Tuesday, August 12, 2008

How Teaching is Tied to Subsidiarity

Over on Nancy Brown's blogg there was a mention of a new magazine called Mater et Magistra, which is about home-schooling, but is named for Pope John XXIII's 1961 encyclical. It was the first of the modern papal writings of "Catholic Social Teaching" (CST) to use the term "subsidiary" - which adjective was promoted to the noun "subsidiarity" in his 1963 Pacem in Terris.

Now one might say very much about this connection from teaching in general to the grand concept of subsidiarity... you want to know what subsidiarity is? Here are the two standard definitions:
Negative Form: It is an injustice, a grave evil and a disturbance of right order for a larger and higher organization to arrogate to itself functions which can be performed efficiently by smaller and lower bodies.
[Pius XI, Quadragesimo Anno 5]
Positive Form: A community of a higher order ... should support a community of a lower order in case of need and help to coordinate its activity with the activities of the rest of society, always with a view to the common good.
[John Paul II, Centesimus Annus 48]
If you know even the tiniest bit of Latin, you may wonder what these were 40 years and 100 years after... you can get the answer 1891 but what happened then?

The answer is the great Leo XIII issued his encyclical Rerum Novarum, which contains subsidiarity in a prototype form. One of the many startling dicta he wrote there was this: "To desire, therefore, that the civil power should enter arbitrarily into the privacy of homes is a great and pernicious error." (section 21)

As you can see, this quickly leads into some very important ideas on the right order of society and related matters: the family, the government, social justice - but also unrelated things like software development, technology, industry, athletic teams, clubs and organizations, and even the sacrament of Holy Orders! It would need a whole blogg just to begin the discussion...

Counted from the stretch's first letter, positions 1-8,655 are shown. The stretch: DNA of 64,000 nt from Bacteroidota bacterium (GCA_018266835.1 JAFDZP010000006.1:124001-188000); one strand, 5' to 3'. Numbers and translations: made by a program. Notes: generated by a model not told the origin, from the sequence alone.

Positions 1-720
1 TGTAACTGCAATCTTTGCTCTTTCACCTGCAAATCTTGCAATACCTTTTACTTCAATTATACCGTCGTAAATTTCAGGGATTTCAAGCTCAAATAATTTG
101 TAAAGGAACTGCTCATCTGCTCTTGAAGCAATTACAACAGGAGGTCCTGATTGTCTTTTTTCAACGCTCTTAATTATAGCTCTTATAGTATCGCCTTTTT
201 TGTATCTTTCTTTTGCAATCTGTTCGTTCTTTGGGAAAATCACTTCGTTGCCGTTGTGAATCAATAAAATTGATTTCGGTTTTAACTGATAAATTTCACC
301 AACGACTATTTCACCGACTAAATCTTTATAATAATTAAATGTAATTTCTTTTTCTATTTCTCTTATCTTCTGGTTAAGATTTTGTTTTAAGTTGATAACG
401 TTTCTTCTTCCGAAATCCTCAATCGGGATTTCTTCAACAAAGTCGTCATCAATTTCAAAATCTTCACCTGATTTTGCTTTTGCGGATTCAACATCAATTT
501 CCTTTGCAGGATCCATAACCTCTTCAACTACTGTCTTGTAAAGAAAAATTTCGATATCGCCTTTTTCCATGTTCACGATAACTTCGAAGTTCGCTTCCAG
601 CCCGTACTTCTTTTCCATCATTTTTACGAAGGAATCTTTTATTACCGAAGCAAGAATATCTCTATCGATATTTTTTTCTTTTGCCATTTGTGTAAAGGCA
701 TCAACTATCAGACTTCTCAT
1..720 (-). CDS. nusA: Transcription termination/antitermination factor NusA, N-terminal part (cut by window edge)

But what does subsidiarity have to do with teaching?

To give you the best possible start, I shall simply quote a very powerful excerpt from an interesting book I was reading:
I can get at facts in more than one way. If I want to know the volume of a cylinder I can, if I know how, work the problem out either by mathematics or by experiment; or I can ask a competent person to tell me what is volume is. In the last case I proceed on the lines of authority, and, in doing so, I convince myself first of all by an act of reason that [the authority I consult] is a reliable one. This is only doing what every man of business does time and again in the conduct of his affairs.
[Bertram C. A. Windle, The Catholic Church and Its Reactions With Science, 52]
Indeed, not only does Windle bring in teaching (that is the acquisition of knowledge) but he ties it to good business sense too - a very important thing to remember in considering subsidiarity, as we shall see another time.

Now here is a child. He most likely does not know how to test, to prove, to "work out volumes" or anything else - he may not yet know how to read! But he has had several years of experience in establishing that his parents (always his first teachers) and his other teachers outside the home (whether in formal school or elsewhere) are reliable authorities. And so he knows where he can go when he needs help, even if he would not put it that way. He has questions and wants answers.

But how is that subsidiarity?

Very simple. He - yes even a very young child - can tell when he cannot do something for himself - and he therefore immediately appeals to his superior (most often, his parents!) for assistance: to learn, to know, to understand...

Yes: anyone who teaches takes up a certain mantle of authority (if in only a very narrow field of specialization) but the teacher is thereby obliged to render assistance, as our Lord told us: "the Son of Man is not come to be served, but to serve and to give His life as a redemption for many." [Mt 20:28]

Stay tuned... there's more - MUCH more - to come.


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